Toothaches While Pregnant – What You Can Take For Pain Relief

Toothaches While Pregnant - What You Can Take For Pain Relief

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You’re trying to keep up with the demands of growing your unborn child, when a toothache starts to creep in… tooth pain is one of those discomforts that happens to be categorized by many people(pregnant or not) as purely unbearable.

Toothaches while pregnant are not so fun when you don’t have someone the size of a cantaloupe pressing against your air breathers all day long.

When this comes about you may just want to throw it all in the can, give up on trying to keep up with everything, and submit to laying in bed and holding your mouth.

Depending on where your tooth pain is located, how severe it is, and how high your personal pain tolerance is will largely determine when you need to do something to help ease the pain.

Toothaches are deceptive little monsters. One minute they truly aren’t that bad then the next they have you doubling over in pain you have to moan through.

Table of Contents

First, figure out where your pain is located if it’s in one specific tooth or all over

There are several sensations and causes that come along with a toothache, and it can change frequently or over time. Tooth pain can come on seemingly out of nowhere and be; sharp, a dull ache, constant throbbing, or even consist of a burning sensation.

The gum around the affected tooth/teeth can also become inflamed, and in worse case scenarios form an abscess(a pocket of pus).

The moment that tooth pain rains on your pregnancy parade – it’s very important to take care of it, and pay attention to why it’s happening in the first place.

There are several causes of tooth pain during pregnancy and some are a part of hormone production

You might blame yourself for not brushing well over the last few months, I mean… being pregnant does mean being extra tired at night, you might have skipped a few too many brushes.

But, hold it right there, skipping a few brushes might not be the reason you have tooth pain. Let’s go over the various reasons that tooth pain happens.

Hormones are rampant during pregnancy wreaking havoc on mouth and gum health

Many women find that they are more prone to cavities and tooth decay during pregnancy – toothaches come along with hormone production. Some women don’t get more cavities but find that their teeth become extremely sensitive during pregnancy.

The cause of this is due to the hormones estrogen and progesterone that your body is now making – these hormones are responsible for excess blood flow and dilated blood vessels within the gums and teeth.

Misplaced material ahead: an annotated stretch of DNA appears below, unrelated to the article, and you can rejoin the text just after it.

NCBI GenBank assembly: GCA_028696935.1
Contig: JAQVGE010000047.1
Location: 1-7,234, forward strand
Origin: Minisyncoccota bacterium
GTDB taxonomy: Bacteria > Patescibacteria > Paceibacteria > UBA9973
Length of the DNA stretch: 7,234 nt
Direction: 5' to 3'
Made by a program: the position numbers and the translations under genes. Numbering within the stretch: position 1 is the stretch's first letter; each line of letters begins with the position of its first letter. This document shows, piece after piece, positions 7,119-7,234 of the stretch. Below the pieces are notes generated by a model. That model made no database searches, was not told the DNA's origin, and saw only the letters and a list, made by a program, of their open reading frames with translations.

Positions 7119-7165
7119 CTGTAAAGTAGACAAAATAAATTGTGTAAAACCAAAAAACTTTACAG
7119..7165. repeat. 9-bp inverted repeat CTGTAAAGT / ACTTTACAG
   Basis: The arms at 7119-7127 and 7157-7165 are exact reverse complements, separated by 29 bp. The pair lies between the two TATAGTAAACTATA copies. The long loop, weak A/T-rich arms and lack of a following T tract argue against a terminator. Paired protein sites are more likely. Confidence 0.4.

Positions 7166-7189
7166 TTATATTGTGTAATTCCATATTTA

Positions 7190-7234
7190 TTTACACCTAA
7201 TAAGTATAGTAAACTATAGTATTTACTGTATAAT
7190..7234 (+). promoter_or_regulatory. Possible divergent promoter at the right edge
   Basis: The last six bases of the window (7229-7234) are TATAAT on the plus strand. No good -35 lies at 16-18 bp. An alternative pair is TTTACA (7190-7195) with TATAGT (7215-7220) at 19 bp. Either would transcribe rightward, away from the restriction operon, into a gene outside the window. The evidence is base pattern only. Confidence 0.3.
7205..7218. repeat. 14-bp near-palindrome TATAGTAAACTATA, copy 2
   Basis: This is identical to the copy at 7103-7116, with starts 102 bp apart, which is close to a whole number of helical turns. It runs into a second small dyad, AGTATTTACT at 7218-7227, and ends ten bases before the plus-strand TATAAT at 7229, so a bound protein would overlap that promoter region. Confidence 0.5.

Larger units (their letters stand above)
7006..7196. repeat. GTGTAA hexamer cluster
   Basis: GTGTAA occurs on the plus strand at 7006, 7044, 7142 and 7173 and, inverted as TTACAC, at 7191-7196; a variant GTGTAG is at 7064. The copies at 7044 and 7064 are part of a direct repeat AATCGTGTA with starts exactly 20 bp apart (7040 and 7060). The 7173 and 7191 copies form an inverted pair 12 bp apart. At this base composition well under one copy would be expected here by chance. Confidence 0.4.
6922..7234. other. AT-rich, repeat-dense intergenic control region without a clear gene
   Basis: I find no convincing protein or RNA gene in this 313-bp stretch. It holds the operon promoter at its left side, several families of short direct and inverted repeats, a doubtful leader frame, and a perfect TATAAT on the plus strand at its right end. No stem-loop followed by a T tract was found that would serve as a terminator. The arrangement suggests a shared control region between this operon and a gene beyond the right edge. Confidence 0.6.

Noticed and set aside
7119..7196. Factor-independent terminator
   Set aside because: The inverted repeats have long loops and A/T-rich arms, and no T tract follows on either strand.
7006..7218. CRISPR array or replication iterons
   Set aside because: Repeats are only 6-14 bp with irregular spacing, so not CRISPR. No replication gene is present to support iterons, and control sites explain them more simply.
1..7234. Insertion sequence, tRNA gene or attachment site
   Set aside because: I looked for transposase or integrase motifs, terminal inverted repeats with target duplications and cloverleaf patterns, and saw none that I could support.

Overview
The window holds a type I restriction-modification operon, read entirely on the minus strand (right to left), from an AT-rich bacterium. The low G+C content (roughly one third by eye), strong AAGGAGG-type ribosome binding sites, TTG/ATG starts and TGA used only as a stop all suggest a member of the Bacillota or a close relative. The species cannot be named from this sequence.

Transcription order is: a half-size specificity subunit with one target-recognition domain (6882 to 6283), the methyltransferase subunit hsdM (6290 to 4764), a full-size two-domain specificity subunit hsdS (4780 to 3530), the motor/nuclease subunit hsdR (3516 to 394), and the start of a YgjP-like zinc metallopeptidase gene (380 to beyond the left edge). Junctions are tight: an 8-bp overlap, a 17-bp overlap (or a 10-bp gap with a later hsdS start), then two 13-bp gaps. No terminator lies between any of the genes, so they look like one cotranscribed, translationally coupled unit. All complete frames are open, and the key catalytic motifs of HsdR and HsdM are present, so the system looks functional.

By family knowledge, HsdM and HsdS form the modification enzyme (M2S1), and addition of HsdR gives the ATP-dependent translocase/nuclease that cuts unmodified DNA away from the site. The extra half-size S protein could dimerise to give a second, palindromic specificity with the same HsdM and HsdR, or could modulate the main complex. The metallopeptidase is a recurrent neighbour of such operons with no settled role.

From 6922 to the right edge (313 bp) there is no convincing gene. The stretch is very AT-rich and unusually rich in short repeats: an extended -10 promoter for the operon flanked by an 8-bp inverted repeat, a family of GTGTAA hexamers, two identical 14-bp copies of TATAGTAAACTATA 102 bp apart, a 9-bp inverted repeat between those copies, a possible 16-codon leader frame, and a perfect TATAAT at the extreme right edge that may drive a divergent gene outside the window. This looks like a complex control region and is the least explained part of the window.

Having increased blood flow to the gums allows for extra sensitive teeth in general, and even more sensitive to plaque build-up in the area.

During pregnancy, the bodies plaque fighting abilities fluctuate

It’s not only an increase in blood flow to your teeth and gums that causes the area your teeth live in to become more sensitive, but the body’s natural abilities to decrease plaque build-up completely changes.

The natural plaque removing abilities your mouth has outside of pregnancy can significantly slow down at times.

Your mouth’s ecosystem might be going through a rough patch of its ability to remove plaque naturally and the extra plaque buildup could now be causing significant tooth pain.

As the plaque continues to build up during these altered plaque removal cycles, if the plaque reaches a hardened tarter state, this is when the tooth pain and sensitivity will peak.

When tarter begins to build up, the teeth are now at an increased risk for cavity and decay. Unfortunately, during pregnancy, we aren’t aware that plaque removal has been diminished, so it is often caught when tooth pain is already prevalent.

How to improve your bodies natural plaque fighting abilities during pregnancy

When you aim to improve your body’s natural plaque fighting it’s called remineralizing your enamel. When enamel has weakened due to dietary acids or hormones, it has lost much of its mineral content.

The best way to remineralize your enamel naturally is to help your salivatory glands to produce more saliva.

That way the calcium in your saliva will bond to your enamel. Thus, if your teeth are continuously being remineralized from your saliva, you are less likely to have toothaches.

Remineralize your teeth naturally by eating more probiotics, less dairy, and more

To remineralize your teeth you have to figure out what is contributing to de-mineralizing your teeth.

Your diet and lifestyle regimens, possibly contain foods and habits that help or don’t help create an ideal space for remineralization, let’s take a look into what those things are.

The following methods have been found helpful to remineralizing teeth:

Chewing sugarless gum help promote mineralization

The way that gum makes you salivate is enough to tell you that it can be helpful in remineralizing your teeth. That is if it’s sugarless gum because sugar does not help strengthen the enamel on your teeth.

Chewing on a gum that contains little to no sugar can be beneficial for growing back your enamel because it makes your saliva glands produce more saliva, thus bringing calcium to your teeth.

Opt to chew gum after and in between your meals, this will provide the most optimal time frame for remineralization to occur because your glands will have more time to produce saliva.

Gum will also provide a protective layer on the enamel of your teeth, xylitol as an ingredient is one of the safest versions of sugar-free gum as well as sorbitol as they seem to be ingredients that act by starving off the harmful bacteria that contribute to plaque and decay.